Category Archive for: ‘Technology’
As many of us know, deleting something from a phone, laptop or computer doesn’t mean it is actually “deleted.” This is because deleting a file (including a text message) is but the first step in permanently removing that file from any electronic device. It’s why you are readily able to restore your uni paper, Christmas card list, or uber-important work document (phew!) from the Recycle Bin on your desktop.
The Full Court of the Federal Court of Australia on Friday upheld a claim by Alphapharm (together with Sigma and Generic Health) that claims 1 to 17 and 27 of Wyeth’s patent relating to venlafaxine, an anti-depressant used in the treatment of depression, are invalid.
Mallesons acted for Alphapharm in the proceeding.
European Court of Justice says no to patents requiring the destruction of a human embryo – an Australian perspective
Article 6(2)(c) of the European Biotech Directive excludes inventions which use human embryos for industrial or commercial purposes from patentability. Interpreting this exclusion, the European Court of Justice decided yesterday that an invention is not patentable if the claimed process requires the destruction of a ‘human embryo’.
The long-delayed R&D Tax Credit was passed by the House of Representatives yesterday after clearing the Senate with amendments. The R&D Tax Credit represents the most significant change to tax innovation policy since the original R&D Tax Concession was introduced in 1986. Check out our alert here.
The European Court of Justice (“ECJ“) yesterday ruled that, in certain circumstances, online market operators such as eBay may be held liable for trade mark infringement by users of their sites, and that they should take preventative action against sellers of counterfeit goods.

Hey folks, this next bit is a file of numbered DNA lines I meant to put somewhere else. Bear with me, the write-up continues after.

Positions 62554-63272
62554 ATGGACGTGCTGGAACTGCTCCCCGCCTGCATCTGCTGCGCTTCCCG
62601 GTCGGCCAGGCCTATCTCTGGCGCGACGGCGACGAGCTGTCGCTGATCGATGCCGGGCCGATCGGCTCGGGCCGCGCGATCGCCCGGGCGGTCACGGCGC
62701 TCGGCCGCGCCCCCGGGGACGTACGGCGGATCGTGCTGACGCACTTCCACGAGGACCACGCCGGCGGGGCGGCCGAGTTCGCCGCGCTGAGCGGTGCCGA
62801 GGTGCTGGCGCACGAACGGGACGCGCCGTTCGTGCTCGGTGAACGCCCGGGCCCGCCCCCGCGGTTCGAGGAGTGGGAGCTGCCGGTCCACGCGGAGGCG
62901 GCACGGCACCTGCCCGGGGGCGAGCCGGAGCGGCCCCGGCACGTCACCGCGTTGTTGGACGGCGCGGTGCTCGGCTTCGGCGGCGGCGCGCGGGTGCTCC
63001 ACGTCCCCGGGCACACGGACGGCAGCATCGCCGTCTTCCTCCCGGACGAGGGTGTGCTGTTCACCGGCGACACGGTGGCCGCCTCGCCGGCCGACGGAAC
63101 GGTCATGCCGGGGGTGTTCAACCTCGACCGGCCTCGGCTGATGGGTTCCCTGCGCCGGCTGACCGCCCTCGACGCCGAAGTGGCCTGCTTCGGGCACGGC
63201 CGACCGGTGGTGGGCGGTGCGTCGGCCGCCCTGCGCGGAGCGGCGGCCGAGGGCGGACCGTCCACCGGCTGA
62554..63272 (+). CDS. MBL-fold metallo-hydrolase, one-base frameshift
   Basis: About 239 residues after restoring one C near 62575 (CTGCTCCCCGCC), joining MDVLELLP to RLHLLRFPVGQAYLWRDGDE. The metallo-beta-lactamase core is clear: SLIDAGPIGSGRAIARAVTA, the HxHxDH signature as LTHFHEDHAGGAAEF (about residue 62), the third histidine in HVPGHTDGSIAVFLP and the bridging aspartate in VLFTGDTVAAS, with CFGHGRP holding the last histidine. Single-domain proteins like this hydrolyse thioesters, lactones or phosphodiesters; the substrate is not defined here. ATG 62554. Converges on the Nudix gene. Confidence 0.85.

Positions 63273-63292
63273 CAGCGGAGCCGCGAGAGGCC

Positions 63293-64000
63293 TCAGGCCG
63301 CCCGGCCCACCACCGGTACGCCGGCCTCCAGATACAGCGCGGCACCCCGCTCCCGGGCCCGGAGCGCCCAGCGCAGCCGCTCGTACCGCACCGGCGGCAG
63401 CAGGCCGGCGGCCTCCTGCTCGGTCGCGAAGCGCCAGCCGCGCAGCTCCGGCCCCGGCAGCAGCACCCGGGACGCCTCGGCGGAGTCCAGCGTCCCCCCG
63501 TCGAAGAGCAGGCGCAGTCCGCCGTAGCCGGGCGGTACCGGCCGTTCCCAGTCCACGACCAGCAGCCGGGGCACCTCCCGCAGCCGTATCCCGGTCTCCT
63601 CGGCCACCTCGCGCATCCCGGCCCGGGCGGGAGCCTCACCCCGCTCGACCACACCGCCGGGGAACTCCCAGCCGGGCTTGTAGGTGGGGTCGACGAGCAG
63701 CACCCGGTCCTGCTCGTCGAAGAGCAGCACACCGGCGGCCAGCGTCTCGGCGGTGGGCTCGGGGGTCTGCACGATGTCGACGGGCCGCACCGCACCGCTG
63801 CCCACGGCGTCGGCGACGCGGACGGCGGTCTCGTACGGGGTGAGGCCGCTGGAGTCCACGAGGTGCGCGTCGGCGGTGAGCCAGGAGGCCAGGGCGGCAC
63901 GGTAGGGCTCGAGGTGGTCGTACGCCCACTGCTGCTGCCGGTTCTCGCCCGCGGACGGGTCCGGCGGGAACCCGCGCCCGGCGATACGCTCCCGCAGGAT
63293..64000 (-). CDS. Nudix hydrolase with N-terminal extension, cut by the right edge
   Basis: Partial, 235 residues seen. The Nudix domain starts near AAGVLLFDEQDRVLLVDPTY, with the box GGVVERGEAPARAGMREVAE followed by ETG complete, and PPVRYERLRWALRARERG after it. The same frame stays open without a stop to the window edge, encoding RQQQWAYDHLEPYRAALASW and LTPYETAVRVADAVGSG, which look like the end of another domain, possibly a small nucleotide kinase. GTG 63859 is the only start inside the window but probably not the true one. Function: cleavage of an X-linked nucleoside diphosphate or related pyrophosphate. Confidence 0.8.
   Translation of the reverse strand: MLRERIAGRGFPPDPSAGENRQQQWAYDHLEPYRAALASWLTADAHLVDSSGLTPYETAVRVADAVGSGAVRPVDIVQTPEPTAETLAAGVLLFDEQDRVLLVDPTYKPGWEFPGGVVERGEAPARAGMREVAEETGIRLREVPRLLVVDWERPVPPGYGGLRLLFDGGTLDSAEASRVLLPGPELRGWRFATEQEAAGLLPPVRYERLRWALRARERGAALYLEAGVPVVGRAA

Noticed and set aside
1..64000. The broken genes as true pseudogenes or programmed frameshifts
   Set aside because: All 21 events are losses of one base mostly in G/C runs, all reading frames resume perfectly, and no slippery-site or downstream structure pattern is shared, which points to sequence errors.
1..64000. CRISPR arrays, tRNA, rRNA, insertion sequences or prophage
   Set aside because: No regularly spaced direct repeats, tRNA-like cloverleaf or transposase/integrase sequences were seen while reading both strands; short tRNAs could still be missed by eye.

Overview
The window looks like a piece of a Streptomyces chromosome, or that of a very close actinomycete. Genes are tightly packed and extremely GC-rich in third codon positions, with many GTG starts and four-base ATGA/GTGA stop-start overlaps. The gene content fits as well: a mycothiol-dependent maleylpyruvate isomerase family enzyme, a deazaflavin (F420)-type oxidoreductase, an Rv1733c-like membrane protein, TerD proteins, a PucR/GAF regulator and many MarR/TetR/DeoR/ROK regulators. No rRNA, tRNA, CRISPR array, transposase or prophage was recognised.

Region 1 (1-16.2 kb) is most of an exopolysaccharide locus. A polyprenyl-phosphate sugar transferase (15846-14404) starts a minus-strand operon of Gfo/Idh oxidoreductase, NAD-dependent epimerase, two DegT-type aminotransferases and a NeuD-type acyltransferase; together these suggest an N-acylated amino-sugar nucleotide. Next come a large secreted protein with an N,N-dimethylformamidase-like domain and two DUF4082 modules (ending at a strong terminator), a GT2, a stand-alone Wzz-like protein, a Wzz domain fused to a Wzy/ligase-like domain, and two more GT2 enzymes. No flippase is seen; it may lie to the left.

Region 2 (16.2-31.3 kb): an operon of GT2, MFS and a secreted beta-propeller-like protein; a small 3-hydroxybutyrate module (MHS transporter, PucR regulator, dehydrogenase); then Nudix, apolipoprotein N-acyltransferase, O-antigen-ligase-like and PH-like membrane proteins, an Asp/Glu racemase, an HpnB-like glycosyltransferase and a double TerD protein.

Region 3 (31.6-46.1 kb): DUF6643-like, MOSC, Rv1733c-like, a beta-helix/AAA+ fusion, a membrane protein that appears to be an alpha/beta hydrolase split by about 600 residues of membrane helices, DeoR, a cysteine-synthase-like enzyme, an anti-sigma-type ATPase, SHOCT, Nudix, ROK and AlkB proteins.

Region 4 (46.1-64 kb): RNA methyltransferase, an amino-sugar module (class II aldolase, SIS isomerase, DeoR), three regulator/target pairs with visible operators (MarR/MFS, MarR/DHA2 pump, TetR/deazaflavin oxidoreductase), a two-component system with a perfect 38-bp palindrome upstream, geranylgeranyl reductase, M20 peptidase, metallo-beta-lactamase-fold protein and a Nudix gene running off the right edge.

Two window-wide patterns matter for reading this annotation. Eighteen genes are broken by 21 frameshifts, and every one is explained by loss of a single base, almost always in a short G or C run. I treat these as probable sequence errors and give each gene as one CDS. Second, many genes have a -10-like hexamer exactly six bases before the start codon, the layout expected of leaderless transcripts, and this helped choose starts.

A number of new generic top-level domain names (“gTLDs”) were approved in 2000 and 2004 including .aero, .museum, .jobs, .mobi, .tel and .travel. Under the new ICANN guidelines, entrepreneurs, businesses, governments and communities around the world will be able to apply to operate a TLD of their own choosing. This could be their own brand in the form “.brand”, or broader non-specific gTLDs such as “.food”, “.sport”, “.fashion” etc.
Turn your mind, just for a moment, to this scenario, which we’ll call “Scenario 1”. It is late October 2011. You are the owner of a successful brand. Naturally, you are perusing Mallesons’ IP Whiteboard for handy tips on protecting your rights and keeping up to date on the latest developments in the world of IP. You decide to Google your brand name and discover that someone has registered [YourBrand.xxx] and posted suggestive photos all over it featuring your iconic branding associated with x-rated content. There is a website visitor-counter in the top ri
AstraZeneca has been unsuccessful in its attempt to overturn a decision of the Minister for Health and Ageing to include a particular dose of rosuvastatin (sold as Crestor, to lower cholesterol) in the Statins-HP “therapeutic group” on the Pharmaceutical Benefits Scheme (“PBS“). The effect of the Minister’s decision is to reduce the PBS listed price of Crestor (and ultimately, the price which AstraZeneca may charge) on the basis of the listed prices of other drugs such as atorvastatin (Lipitor) within the therapeutic group.